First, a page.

Although household get-togethers do contribute to transmission of the virus, the data suggest the leading sources of spread are long-term care facilities, food processing plants, prisons, health care settings, and restaurants and bars.
And the day after Thanksgiving “is going to be a Black Friday unlike any other,” one retail consultant forecast. We look at what several national store chains are doing to avoid turning the biggest American shopping day of the year into a superspreader.
6. China dictates its economic terms.
With the U.S. and others wary of its growing dominance, China wants to become less dependent on the world for its own needs, while making the world as dependent as possible on China.
It’s globalization with Communist characteristics: The Chinese government promotes the country’s openness to the world, even as it adopts increasingly aggressive and at times punitive policies that force countries to play by its rules. Above, President Xi Jinping addressing the World Internet Conference in Wuzhen today.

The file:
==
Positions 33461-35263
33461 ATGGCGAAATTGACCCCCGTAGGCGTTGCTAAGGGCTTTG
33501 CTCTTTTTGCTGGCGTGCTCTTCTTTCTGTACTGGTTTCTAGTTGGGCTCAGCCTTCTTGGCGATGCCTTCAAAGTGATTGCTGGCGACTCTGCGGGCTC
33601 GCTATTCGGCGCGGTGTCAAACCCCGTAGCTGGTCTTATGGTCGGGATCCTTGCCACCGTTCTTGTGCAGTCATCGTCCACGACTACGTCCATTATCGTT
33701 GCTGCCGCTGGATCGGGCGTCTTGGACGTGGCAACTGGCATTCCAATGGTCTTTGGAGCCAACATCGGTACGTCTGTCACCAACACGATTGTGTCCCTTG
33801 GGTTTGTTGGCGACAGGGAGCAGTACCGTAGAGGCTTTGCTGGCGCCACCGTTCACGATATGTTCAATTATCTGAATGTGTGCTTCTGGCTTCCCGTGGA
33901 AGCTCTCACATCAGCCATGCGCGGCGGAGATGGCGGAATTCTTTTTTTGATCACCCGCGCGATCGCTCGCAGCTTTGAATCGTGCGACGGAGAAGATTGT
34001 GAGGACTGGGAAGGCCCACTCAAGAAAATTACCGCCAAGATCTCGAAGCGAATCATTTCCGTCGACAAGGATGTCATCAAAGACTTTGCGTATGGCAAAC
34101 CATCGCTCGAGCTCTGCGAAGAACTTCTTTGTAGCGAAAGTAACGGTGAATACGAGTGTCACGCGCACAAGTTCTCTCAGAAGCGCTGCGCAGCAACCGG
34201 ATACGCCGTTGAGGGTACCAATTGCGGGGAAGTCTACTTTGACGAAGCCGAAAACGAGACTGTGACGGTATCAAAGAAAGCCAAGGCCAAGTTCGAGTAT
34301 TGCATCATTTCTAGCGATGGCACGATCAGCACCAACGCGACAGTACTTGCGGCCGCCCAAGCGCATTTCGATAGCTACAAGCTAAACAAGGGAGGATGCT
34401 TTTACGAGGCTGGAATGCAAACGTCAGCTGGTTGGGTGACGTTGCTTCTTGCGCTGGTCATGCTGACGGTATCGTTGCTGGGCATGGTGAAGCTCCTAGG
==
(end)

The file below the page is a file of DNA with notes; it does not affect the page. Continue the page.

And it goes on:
And it’s a strategy born out of a strong Chinese economy, compounding the challenge that the country will pose for the incoming U.S. administration.
7. “I thought it was a fraud email that I got.”
Kyle Korver, who plays basketball for the Milwaukee Bucks, was surprised to see an invitation from Pope Francis, inviting him and other members of the players’ union to discuss their efforts toward social justice and economic inequality.
But the invitation was real. Today, a delegation of five N.B.A. players and officials met privately at the Vatican with the pope, above, offering him a book documenting their community and social initiatives as well as jerseys and a Black Lives Matter T-shirt.
“He said sport is such an opportunity to unify, and he compared it to a team, where you have a common goal and you’re working together, but you all use your own personalities,” Korver said.
8. A violent video game is becoming widely played across Afghanistan as its 19-year-old war grinds on.